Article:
scorecardGo First has lengthy history of missing financial obigations, says Pratt & Whitney official
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Go First has lengthy history of missing financial obigations, says Pratt & Whitney official

Go First has lengthy history of missing financial obigations, says Pratt & Whitney official
Business3 min read
After Go First filed for bankruptcy blaming jet engine maker Pratt & Whitney (P&W) for grounding half of its fleet, the US aerospace major hit back stating that the budget airline has a "lengthy history of missing its financial obligations."

A source at P&W told that the budget airline has a lengthy history of missing its financial obligations to Pratt & Whitney.

In a statement the US engine maker said it was "committed to the success of our airline customers, and we continue to prioritise delivery schedules for all customers. P&W is complying with the March 2023 arbitration ruling related to Go First. As this is now a matter of litigation, we will not comment further."

On Tuesday, Go First Airlines said that due to the non-supply of engines by Pratt & Whitney operations will remain cancelled.

"Go First is facing financial crunch due to non-supply of engines by US-based jet engines manufacturer Pratt and Whitney (P&W) that has forced grounding more than 50 planes," a Go First official told ANI.

Amid the confusion, passengers who booked their tickets with the airlines were left in the lurch. Go First Airlines announced that its flight operations will remain cancelled from May 3 to May 5 adding that a full refund will be issued to the passengers.

The official media account of Go First Airlines took to Twitter and said, "Due to operational reasons, GoFirst flights for 3rd, 4th and 5th May 2023 have been cancelled. We sincerely apologise to our loyal customers. We assure you that we will be back with more information soon. A full refund will be issued through the original mode of payment shortly".

Union Civil Aviation Minister Jyotiraditya Scindia said that the Government of India has been assisting Go First Airlines in every possible manner but it is incumbent upon the airline to make alternative travel arrangements for passengers so that they do not face inconvenience.

On Tuesday, India's aviation regulator Directorate General of Civil Aviation (DGCA) issued a show cause notice to India's low-cost carrier Go First Airlines for not providing prior intimation of the cancellation of flights on May 3 and May 4 to DGCA.

"It has come to the notice of DGCA that Go First has cancelled all scheduled flights of 3rd May and 4th May 2023, respectively. No prior intimation has been given to DGCA for such cancellations which is non-compliance with conditions for approval of schedule," an official statement issued by DGCA said.

DGCA has sought a reply from Go First Airlines within 24 hours of the issuance of the show cause notice. In this regard, Go First Airlines said that due to the non-supply of engines by the US-based Jet engines manufacturer, operations will remain cancelled.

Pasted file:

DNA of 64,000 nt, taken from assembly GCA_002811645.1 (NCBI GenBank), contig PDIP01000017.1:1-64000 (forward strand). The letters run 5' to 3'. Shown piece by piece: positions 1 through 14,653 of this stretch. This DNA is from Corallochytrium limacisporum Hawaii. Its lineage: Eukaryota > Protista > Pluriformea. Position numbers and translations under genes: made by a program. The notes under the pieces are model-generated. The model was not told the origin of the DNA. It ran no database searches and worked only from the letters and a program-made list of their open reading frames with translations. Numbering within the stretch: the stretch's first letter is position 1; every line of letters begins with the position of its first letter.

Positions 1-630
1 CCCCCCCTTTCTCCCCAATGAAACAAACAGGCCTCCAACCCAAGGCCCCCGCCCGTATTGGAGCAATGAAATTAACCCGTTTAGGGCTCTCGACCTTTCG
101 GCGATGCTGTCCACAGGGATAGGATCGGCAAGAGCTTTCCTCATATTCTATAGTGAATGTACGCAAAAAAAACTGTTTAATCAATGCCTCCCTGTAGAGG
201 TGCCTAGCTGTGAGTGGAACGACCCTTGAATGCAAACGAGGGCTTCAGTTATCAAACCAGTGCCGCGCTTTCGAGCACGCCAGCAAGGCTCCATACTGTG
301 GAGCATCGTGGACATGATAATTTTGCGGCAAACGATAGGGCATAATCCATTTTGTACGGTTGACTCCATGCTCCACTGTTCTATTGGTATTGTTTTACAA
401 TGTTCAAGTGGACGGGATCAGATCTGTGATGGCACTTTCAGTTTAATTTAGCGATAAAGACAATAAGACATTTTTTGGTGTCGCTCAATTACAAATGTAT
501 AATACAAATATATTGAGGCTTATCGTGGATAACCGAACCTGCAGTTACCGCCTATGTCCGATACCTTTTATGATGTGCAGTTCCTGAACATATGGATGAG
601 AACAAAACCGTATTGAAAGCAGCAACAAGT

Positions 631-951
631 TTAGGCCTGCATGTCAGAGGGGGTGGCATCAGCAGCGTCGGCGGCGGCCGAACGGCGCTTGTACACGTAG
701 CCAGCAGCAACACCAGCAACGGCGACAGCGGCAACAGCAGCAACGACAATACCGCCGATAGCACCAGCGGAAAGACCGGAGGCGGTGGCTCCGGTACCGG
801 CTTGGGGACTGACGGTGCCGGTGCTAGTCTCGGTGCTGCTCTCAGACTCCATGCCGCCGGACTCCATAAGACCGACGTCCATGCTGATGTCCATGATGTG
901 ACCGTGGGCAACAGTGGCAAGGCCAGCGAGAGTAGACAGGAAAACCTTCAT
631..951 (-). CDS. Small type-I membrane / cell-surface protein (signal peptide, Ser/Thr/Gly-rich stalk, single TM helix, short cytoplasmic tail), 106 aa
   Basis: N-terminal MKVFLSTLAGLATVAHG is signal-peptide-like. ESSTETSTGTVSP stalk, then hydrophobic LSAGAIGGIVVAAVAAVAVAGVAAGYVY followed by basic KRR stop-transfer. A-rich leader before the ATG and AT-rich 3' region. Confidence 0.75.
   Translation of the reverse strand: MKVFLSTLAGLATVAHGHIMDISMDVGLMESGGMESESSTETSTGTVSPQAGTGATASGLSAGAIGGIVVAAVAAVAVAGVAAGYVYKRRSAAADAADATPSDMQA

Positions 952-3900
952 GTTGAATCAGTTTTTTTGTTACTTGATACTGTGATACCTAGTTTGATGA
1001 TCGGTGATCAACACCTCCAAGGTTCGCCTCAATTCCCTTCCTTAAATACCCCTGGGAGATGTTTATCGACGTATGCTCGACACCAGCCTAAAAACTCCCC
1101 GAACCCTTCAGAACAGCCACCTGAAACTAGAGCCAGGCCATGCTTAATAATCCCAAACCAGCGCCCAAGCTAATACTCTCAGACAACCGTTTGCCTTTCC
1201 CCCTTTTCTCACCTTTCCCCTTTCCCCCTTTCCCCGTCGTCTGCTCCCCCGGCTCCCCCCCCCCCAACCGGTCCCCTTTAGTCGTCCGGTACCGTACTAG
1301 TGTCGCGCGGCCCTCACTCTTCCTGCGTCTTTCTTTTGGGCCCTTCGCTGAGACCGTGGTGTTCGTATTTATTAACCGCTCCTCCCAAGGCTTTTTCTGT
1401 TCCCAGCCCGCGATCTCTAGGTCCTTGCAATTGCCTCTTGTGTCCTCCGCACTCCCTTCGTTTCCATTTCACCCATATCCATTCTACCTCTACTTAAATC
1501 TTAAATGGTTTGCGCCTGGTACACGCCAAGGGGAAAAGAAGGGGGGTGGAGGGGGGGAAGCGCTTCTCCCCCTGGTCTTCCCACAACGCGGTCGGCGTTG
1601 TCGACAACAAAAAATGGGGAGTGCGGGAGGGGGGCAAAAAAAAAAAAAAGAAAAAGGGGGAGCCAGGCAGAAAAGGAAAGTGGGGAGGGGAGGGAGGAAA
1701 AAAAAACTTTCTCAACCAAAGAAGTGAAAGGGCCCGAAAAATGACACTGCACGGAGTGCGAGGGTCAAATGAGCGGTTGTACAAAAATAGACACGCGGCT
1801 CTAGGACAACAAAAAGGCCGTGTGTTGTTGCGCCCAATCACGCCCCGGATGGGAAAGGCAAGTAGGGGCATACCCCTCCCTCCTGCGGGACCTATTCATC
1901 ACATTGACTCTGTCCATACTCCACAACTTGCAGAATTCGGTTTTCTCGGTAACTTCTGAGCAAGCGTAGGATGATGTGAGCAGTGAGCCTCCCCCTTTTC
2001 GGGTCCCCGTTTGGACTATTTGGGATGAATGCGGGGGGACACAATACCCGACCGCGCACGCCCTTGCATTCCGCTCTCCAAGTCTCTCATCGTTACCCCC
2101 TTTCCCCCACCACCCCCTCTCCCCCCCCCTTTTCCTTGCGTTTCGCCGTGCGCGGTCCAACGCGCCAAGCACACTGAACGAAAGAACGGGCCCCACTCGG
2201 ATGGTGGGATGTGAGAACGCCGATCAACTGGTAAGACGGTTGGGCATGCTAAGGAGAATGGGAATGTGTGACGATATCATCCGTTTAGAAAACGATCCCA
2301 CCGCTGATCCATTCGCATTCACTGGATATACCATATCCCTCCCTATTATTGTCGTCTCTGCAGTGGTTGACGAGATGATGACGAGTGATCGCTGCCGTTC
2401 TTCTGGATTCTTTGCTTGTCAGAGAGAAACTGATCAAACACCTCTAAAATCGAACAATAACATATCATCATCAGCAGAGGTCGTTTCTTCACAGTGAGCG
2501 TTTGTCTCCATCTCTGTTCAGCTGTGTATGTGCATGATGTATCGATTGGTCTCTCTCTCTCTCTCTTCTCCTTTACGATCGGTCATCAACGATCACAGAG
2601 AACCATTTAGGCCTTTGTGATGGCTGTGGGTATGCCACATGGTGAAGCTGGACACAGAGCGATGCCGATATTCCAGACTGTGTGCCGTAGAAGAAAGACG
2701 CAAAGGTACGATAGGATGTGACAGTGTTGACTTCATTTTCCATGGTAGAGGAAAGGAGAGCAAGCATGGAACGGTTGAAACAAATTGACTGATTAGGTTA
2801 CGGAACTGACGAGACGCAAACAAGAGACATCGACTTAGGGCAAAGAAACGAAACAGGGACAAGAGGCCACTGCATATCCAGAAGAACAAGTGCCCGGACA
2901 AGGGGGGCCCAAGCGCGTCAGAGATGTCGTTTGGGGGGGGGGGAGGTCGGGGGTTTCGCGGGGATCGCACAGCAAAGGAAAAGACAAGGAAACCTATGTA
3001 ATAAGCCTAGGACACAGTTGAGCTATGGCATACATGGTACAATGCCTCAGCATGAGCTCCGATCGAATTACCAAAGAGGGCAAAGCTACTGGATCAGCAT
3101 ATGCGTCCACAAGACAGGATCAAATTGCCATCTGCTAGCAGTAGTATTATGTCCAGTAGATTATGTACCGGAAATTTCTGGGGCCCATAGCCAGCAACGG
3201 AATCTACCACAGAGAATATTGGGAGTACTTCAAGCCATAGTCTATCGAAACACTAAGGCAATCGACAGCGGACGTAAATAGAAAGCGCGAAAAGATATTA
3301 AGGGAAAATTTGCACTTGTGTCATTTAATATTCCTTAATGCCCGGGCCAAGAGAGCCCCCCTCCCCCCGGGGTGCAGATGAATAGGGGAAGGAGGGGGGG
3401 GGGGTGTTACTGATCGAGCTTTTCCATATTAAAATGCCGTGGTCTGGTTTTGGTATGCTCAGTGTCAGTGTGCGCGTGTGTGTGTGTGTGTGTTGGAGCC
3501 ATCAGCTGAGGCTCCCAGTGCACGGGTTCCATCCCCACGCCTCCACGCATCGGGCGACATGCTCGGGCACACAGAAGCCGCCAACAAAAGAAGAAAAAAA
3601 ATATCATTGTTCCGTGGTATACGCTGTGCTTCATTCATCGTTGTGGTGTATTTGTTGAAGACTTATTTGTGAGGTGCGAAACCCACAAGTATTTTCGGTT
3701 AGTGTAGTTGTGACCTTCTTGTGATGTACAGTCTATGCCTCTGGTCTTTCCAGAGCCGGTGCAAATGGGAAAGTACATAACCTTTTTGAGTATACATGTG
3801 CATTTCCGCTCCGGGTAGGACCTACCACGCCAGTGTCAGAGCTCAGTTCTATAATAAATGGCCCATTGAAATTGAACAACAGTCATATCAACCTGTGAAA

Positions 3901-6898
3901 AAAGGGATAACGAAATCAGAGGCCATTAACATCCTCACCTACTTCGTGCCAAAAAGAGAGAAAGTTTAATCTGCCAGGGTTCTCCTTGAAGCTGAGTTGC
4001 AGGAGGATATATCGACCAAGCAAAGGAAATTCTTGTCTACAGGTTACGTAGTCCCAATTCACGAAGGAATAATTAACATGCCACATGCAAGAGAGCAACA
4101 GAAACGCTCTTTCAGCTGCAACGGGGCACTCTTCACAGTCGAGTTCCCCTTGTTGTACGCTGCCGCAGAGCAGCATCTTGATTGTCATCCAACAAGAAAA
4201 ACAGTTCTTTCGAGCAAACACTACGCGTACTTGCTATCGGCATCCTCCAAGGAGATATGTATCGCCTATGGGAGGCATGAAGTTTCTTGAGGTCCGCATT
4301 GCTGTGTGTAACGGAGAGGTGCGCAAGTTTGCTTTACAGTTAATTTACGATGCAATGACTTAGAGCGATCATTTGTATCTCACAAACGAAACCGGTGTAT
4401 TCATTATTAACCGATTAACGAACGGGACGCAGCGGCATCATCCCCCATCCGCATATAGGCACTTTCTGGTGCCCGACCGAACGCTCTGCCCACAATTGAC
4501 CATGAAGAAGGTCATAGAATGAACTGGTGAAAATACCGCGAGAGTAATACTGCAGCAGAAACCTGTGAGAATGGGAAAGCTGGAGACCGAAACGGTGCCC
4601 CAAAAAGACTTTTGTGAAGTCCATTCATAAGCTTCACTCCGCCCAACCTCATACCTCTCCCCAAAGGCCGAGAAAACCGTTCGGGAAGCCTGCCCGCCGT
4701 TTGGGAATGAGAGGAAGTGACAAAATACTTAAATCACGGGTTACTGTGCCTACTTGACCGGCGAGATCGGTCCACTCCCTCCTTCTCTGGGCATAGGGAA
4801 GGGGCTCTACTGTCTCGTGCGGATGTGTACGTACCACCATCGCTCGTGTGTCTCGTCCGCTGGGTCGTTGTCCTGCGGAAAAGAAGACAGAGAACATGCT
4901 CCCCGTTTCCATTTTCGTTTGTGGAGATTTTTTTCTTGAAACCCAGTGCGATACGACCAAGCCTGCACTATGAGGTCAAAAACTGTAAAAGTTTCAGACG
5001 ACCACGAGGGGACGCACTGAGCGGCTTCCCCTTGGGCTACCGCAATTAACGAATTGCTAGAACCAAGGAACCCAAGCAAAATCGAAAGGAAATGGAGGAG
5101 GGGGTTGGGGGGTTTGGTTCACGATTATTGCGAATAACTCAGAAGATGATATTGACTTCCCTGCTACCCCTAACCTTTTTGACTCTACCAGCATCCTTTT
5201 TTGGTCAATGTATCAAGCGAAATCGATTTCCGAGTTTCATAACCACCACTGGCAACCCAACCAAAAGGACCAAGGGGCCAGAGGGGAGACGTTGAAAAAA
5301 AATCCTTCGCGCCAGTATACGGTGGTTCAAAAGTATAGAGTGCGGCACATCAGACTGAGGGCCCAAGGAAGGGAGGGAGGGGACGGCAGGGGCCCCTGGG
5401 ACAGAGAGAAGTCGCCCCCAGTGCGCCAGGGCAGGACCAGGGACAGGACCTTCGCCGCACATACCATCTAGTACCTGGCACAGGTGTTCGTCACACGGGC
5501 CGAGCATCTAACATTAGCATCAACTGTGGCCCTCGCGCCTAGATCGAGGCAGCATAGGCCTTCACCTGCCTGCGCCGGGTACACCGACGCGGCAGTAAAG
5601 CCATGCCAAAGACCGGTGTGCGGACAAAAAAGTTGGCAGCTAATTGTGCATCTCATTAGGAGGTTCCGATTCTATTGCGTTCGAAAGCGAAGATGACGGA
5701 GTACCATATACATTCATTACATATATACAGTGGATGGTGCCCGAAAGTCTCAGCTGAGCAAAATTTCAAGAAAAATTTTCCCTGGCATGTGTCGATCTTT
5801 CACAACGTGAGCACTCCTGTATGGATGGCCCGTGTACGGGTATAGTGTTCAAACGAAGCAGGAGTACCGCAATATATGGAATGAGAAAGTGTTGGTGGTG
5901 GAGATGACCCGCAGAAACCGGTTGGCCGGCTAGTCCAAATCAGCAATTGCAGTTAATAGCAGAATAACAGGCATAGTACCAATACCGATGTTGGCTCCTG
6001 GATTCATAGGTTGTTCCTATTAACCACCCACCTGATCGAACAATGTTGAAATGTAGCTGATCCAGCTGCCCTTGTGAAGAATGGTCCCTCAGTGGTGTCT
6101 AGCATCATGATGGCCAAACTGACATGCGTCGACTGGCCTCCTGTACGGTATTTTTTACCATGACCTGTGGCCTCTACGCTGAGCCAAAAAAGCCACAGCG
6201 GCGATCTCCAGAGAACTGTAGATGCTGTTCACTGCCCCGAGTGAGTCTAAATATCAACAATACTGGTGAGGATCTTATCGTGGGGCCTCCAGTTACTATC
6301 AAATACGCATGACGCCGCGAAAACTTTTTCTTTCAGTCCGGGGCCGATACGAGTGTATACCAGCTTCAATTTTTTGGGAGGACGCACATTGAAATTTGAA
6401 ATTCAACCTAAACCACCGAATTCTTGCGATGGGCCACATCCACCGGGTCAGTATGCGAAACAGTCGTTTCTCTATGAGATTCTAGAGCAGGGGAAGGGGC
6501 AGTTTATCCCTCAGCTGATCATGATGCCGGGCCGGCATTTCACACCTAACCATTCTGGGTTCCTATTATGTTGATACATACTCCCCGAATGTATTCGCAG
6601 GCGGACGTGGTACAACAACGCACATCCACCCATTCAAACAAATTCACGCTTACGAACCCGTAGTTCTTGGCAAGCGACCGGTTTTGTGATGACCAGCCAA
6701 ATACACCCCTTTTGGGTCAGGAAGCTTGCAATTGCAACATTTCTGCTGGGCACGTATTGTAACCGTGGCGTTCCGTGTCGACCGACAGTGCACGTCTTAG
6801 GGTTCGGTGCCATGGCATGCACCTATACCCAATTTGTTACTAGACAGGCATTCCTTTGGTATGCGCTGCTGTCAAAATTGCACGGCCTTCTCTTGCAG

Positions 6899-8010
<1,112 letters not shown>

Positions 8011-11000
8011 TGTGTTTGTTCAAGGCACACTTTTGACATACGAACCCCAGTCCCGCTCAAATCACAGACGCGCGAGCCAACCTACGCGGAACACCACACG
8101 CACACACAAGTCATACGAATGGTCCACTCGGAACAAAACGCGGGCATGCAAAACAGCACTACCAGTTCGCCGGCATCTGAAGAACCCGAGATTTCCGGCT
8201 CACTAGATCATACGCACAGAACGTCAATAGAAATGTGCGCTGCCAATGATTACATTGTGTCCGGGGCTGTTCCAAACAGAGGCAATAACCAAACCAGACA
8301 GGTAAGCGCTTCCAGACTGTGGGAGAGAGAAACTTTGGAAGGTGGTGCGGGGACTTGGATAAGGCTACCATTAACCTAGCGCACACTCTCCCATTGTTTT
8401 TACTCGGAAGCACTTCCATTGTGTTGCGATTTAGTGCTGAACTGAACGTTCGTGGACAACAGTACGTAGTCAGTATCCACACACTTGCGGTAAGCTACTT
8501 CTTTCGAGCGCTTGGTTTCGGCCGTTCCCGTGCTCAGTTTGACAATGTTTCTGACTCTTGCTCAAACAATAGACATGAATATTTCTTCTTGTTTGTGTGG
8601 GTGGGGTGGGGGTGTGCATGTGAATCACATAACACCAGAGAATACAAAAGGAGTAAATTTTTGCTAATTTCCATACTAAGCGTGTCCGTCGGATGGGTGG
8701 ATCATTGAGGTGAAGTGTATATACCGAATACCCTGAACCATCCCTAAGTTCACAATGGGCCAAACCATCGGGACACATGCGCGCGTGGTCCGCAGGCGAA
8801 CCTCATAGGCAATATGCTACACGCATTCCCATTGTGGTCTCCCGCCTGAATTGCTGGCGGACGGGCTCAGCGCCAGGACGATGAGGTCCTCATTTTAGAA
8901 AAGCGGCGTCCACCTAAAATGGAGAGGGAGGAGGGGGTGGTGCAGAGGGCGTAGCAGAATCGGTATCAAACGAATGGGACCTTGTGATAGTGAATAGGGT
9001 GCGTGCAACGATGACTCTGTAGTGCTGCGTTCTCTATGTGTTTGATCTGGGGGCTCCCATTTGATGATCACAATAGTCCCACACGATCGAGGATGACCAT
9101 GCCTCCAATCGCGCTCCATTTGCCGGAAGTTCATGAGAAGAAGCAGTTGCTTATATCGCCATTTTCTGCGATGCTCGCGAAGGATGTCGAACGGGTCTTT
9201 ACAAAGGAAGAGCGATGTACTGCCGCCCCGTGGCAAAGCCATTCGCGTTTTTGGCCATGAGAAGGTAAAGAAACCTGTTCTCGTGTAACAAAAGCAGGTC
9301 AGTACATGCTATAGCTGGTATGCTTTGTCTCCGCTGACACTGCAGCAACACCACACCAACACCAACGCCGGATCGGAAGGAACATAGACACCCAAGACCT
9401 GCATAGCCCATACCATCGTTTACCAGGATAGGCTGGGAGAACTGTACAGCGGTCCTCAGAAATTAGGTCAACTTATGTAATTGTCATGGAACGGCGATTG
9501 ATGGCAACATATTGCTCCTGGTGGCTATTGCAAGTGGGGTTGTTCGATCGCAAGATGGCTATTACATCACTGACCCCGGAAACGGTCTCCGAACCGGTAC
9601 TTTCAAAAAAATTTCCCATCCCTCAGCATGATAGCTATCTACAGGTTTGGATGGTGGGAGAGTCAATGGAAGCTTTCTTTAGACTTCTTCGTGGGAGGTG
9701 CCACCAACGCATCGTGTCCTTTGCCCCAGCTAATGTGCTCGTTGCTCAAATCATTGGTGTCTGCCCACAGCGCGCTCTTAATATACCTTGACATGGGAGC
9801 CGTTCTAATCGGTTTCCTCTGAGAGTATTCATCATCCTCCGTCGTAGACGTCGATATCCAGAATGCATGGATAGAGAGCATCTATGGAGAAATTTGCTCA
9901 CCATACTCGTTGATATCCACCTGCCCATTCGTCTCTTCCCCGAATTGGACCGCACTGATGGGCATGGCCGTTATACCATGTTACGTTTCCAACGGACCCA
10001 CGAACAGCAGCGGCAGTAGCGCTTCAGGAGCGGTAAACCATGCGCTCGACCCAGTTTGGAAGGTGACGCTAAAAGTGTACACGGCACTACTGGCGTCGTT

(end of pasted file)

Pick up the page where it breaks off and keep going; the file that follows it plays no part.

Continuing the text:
In a statement released on Tuesday, Go First had filed an application with the National Company Law Tribunal in New Delhi.

In the statement, the budget airline said, "GO FIRST has had to take this step due to the ever-increasing number of failing engines supplied by Pratt & Whitney's International Aero Engines, LLC, which has resulted in GO FIRST having to ground 25 aircraft (equivalent to approximately 50 per cent of its Airbus A320neo aircraft fleet) as of 1 May 2023."

The airline said the percentage of grounded aircraft due to Pratt & Whitney's faulty engines grew from 7 per cent in December 2019 to 31 per cent in December 2020 to 50 per cent in December 2022. It said this was despite Pratt & Whitney making several ongoing assurances over the years, which it repeatedly failed to meet.

The budget airline said it was forced to apply to the NCLT after Pratt & Whitney, the exclusive engine supplier for GO FIRST's Airbus A320neo aircraft fleet, refused to comply with an award issued by an emergency arbitrator appointed in accordance with the 2016 Arbitration Rules of the Singapore International Arbitration Centre (SIAC).

"That order directed Pratt & Whitney to take all reasonable steps to release and dispatch without delay to GO FIRST at least 10 serviceable spare leased engines by 27 April 2023," the airline said, adding, "a further 10 spare leased engines per month until December 2023, with the objective of GO FIRST returning to full operations and achieving GO FIRST's financial rehabilitation and survival."

The airline said, "If Pratt & Whitney were to comply with the orders in the emergency arbitrator's award, GO FIRST would be able to return to full operations by August/September 2023."

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